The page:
BHP Billiton Mitsubishi Alliance’s (BMA) Saraji coal mine in the Bowen Basin has made the handling of heavy vehicle earth moving tyres safer with a new device.
Hedweld’s TH 15000 tyre handler is a system that removes tyre fitters from the direct line of fire and safely secures the tyre in place during changes.
It features a jib arm to support the weight of the rattle gun used in the removal of wheel nuts.
The TH 15000 tyre handler is remote controlled using Bluetooth technology to improve an operator’s visibility when aligning the device with the tyre.
This removes the need for any manual handling of the product while reducing the number of people required for tyre handling.
Tyres are traditionally moved by equipment such as loaders and forklifts, requiring at least two fitters to operate.
“A key part of this project was changing our way of thinking around tyre handling,” Jarrod Layton, superintendent mods and ops projects in the Saraji engineering team, said.
“We spent a lot of time engaging our teams and looking for opportunities to increase not only the safety and productivity of our processes, but also the culture that surrounds these types of activities.”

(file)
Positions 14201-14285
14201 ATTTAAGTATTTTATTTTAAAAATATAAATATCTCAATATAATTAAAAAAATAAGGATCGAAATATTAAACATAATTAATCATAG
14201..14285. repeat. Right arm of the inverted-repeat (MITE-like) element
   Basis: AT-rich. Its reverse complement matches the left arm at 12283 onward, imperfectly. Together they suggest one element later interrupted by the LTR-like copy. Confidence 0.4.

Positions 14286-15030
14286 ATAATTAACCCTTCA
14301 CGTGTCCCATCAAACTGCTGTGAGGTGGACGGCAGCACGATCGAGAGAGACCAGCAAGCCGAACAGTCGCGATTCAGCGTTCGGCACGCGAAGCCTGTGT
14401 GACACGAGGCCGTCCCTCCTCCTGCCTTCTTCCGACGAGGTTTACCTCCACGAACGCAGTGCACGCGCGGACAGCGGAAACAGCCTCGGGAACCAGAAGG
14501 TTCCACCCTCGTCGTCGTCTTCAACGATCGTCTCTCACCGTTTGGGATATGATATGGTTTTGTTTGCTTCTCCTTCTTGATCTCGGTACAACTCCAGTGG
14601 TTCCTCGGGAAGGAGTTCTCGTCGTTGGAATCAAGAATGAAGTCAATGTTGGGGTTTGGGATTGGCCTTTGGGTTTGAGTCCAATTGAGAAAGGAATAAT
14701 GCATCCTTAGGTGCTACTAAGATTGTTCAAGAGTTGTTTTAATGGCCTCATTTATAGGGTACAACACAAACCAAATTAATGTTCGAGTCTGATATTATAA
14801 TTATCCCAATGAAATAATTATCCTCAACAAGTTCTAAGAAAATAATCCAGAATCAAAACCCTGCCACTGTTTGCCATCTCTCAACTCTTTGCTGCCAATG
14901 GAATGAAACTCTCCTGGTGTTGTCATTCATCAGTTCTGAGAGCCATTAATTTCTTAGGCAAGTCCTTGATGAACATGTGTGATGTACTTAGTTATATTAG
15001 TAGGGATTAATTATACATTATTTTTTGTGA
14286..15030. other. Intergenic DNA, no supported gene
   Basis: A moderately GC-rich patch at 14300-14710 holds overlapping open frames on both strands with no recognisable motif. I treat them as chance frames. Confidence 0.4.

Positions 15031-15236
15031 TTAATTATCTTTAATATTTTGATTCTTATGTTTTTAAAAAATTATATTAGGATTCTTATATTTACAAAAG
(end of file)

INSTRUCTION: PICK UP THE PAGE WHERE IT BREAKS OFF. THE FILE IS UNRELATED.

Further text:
A number of incidents associated with tyre handling occur within the mining industry every year, where tyre assemblies weigh up to 15 tonnes.
This prompted Saraji to look at ways to reduce the potential exposure and risk to tyre fitters when working in and around tyres.
After investigating a range of options and consulting the market, the team found Hedweld’s TH 15000 tyre handler.
“While the safety and productivity benefits are clear, the cultural change has also been fantastic to see,” Layton said.
“The workforce can see that we’re investing in making their jobs safer and easier to do every day – they see that we’re willing to invest and try new equipment and train them in order to deliver safer results.”